B725 Sporter II
The Sporter II is not radically different to its predecessor but it does have some subtle changes. The action internals offer shorter, more crisp trigger pulls over earlier 425/525 models, and the trigger reset is now mechanical and not by recoil.
A nice refinement seldom found in this price range is a trigger stop that controls the over-travel after the trigger has been pulled. Common in high-grade match pistols and rifles, the trigger stop prevents excess trigger pull movement from disturbing the aiming process.
Trigger pulls on the review gun are positive, with sensible and well-matched release weights at 4lb and 4lb 4oz for the bottom and top barrels respectively.
The gold-coloured trigger is fairly narrow with a smooth surface and it is sufficiently curved to ensure trigger the finger is consistently positioned. It’s mounted on a trigger rail that permits the trigger blade to be positioned in one of three positions about three millimetres apart.
This, in conjunction with the close radius, competition-style pistol grip and well-placed subtle right-handed palm swell, allows a comfortable grip and precise reach for the trigger finger to be achieved.
The most obvious change from the previous model is that the receiver now features a lightly brushed steel finish. This is personal preference, of course, but you can be sure that such a finish is likely to retain its good look indefinitely.
Embellishment is minimal, comprising a thin red line on each receiver wall base with ‘B725’ engraved within a radius – simple and well-suited to a competition gun.
Both stock and forend are of oil-finished American walnut with subtle changes in the slightly re-styled tip to the modified ‘tulip’ and the shape of the chequering panels on the stock grip and forend.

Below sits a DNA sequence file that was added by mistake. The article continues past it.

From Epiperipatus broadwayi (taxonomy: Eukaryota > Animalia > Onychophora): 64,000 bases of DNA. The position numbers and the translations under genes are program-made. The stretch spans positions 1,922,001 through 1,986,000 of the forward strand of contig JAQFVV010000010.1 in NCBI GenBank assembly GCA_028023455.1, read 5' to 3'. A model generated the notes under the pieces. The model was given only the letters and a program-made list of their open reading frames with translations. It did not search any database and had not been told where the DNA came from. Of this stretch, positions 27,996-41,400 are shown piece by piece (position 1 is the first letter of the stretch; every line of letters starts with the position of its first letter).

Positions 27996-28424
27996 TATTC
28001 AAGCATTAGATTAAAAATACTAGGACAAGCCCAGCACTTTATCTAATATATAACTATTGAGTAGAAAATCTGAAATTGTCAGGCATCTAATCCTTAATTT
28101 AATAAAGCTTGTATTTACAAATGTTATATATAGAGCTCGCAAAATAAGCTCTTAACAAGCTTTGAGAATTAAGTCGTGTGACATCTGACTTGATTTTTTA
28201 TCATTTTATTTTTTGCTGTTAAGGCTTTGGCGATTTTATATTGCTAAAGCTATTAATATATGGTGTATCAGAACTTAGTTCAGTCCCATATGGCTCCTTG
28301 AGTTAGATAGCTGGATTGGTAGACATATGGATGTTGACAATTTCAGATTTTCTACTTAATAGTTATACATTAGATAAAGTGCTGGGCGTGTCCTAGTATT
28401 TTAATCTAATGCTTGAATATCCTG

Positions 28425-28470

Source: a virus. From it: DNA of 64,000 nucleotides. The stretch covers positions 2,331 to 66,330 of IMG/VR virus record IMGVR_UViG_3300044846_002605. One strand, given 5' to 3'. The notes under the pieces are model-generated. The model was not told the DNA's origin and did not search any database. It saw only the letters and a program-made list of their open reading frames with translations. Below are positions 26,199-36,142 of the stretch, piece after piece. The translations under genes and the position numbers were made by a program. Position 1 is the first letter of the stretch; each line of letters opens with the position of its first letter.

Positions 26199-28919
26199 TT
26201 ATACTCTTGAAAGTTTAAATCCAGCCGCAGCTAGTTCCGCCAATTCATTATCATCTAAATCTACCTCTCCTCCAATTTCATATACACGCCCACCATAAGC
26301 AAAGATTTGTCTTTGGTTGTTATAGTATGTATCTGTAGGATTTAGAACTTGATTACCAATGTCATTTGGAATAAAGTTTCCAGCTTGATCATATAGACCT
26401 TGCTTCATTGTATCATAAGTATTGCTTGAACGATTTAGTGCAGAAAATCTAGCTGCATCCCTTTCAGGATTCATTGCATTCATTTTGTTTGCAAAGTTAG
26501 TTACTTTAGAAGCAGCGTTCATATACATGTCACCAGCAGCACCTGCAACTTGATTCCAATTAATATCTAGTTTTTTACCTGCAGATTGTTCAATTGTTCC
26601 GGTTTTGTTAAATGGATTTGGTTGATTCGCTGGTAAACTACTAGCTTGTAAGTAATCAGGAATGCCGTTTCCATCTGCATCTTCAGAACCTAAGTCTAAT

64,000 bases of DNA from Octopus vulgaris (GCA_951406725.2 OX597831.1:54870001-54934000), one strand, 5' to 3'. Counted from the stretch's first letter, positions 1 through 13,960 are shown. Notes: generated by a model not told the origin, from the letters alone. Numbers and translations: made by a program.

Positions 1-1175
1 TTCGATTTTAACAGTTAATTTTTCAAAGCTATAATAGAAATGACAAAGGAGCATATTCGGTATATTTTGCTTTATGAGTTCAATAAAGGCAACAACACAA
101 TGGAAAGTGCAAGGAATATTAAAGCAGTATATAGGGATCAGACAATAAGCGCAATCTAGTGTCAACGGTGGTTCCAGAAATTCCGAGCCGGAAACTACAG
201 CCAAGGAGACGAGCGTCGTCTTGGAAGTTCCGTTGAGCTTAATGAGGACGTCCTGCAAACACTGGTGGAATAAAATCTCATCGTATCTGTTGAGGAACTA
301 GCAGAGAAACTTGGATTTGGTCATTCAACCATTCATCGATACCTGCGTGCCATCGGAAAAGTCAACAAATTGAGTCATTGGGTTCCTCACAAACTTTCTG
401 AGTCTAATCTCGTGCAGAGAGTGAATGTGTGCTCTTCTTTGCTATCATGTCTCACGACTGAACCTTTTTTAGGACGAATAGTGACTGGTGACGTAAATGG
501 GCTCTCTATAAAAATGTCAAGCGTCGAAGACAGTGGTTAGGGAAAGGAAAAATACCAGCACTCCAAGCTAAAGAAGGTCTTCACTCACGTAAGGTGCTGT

The stock also has an internal recess that can be reached by removing the interchangeable Browning ‘Inflex’ Sporter-style rubber butt pad. This permits the fitting of balance weights – available separately from Browning – to adjust the firearm’s balance.
The Inflex pad is very good – it has a smooth and rounded top edge that helps achieve a snag-free gun mount while the textured central portion sits well in the shoulder ‘pocket’. The ten-millimetre-thick fitted Inflex pad gives a 14¾-inch length of pull, which will suit most shooters. This can be increased by buying a thicker pad.
Also incorporated into the review Sporter II stock is the optional adjustable comb. This is a very useful feature to have and can make achieving a good fit much easier. Adjustment is simply and quickly achieved by unscrewing the comb-locking mechanism by inserting the Allen key supplied through a small hole in the top of the Inflex pad.
Once loosened, the comb can be raised or lowered and moved sideways, inward or outward to increase or decrease cast on or off. It can also be angled slightly if desired. Tightening the screw then locks the comb setting securely in place.
B725 Sporter II: The barrels
Barrels have seen considerable changes in most modern guns. Browning firearms, now made in the Miroku factory in Japan, use the monobloc barrel construction method like most brands today whereby the two barrel tubes are set into a separately machined breech block. This has proven a perfectly strong and reliable method and is much cheaper to produce than the previous ‘chopper lump’ method.
Most guns using this construction have a band of engraving around the join but Browning make such a fine joint here that it is left plain. The barrel tubes are joined by ventilated side ribs that terminate just within the forend area, saving weight by being both ventilated and truncated.
The top sighting rib is smart and rather like a narrower version of the famous Browning ‘Broadway’ top rib. It measures 8.4 millimetres at the breech then quickly widens to ten millimetres for the remainder of its length.
It features a combination of a series of longitudinal straight grooves cut into its centre section with the sides cross-filed to give a clear but unobtrusive reference for the aiming eye.